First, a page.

Introduction: It has long been anecdotally held by emergency responders that non-medical emergency responders were less willing to accept post-incident intervention following a personally disturbing event than their medical counterparts.
Methods: Aspects of emergency responder stress were studied across multiple disciplines of the emergency services: pre-hospital emergency medical services (EMS), fire protection, law enforcement, and emergency department (ED) or emergency room (ER) personnel. Individual anonymous surveys were administered across the four disciplines to assess willingness to accept post-incident intervention. Eight agencies participated: two hospital ERs, three fire departments, two police departments, and the county EMS agency, for a total of 236 participants, of whom 107 were medical emergency responders and 129 were non-medical emergency responders.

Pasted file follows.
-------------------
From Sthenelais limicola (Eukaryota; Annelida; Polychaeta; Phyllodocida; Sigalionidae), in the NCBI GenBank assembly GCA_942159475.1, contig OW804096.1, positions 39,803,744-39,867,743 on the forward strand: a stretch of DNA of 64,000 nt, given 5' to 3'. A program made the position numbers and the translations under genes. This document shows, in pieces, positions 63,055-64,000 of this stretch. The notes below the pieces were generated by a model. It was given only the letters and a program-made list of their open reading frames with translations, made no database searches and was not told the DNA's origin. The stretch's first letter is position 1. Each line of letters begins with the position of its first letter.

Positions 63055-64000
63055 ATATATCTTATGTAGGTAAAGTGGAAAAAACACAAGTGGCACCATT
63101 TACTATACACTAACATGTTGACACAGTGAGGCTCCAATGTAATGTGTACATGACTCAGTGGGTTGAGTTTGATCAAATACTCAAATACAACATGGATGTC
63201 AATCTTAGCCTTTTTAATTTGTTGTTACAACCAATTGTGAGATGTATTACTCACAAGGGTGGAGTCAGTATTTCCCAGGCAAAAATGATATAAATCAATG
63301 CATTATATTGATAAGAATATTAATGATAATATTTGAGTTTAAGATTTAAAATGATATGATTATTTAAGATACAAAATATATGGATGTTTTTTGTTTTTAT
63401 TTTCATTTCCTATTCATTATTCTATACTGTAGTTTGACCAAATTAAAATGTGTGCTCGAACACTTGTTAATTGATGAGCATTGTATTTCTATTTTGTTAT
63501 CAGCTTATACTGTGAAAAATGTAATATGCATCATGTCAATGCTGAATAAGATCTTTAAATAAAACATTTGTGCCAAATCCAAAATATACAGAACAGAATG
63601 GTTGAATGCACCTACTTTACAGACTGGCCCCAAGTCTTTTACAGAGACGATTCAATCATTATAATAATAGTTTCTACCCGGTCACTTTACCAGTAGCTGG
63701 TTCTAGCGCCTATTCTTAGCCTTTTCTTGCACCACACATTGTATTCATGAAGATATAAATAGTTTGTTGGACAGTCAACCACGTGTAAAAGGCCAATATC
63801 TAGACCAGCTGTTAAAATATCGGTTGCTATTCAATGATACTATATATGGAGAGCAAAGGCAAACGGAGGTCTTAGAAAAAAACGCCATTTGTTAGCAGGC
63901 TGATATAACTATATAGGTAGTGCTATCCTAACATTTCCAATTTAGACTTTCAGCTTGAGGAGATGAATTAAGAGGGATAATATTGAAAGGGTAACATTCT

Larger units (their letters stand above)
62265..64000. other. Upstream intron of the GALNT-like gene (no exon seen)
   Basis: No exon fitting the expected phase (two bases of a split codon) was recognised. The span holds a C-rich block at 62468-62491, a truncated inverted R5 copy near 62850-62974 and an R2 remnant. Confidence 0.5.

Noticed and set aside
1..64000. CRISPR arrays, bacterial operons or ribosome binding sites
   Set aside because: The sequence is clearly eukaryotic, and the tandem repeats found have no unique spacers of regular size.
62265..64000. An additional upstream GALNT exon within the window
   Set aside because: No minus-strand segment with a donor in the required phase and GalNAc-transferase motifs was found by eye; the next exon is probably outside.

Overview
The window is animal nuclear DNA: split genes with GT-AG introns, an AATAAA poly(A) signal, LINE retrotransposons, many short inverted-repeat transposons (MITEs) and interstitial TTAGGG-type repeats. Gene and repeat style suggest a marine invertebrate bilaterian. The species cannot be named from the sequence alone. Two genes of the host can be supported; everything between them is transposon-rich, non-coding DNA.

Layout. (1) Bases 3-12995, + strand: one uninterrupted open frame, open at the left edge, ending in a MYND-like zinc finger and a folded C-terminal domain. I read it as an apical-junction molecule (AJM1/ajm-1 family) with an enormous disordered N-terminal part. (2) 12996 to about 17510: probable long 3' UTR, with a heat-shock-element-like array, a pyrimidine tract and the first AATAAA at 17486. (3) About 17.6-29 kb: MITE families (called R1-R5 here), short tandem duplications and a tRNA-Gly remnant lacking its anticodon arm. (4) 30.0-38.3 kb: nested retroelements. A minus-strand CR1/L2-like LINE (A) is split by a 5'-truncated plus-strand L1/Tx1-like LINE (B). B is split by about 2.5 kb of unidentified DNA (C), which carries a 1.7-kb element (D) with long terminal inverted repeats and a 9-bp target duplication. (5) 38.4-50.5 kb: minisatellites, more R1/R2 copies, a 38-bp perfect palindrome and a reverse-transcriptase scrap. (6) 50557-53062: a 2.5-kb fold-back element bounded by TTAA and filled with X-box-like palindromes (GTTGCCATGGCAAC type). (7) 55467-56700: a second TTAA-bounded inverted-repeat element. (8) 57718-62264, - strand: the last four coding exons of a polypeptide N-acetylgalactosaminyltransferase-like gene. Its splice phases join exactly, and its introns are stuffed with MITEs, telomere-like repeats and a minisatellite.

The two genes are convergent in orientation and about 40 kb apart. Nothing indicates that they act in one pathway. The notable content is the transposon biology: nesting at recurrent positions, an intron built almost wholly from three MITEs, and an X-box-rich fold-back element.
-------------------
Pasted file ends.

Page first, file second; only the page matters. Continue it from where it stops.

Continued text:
Results: Across the 4 disciplines (including the two groups of medical and non-medical) the willingness to participate was > 70%.
Conclusion: The results of this study suggest that, statistically, there is an equal level of willingness to participate in post-incident intervention between medical and non-medical emergency responders. However, many reported that they can “handle their stress on their own” or that they fear being perceived as weak.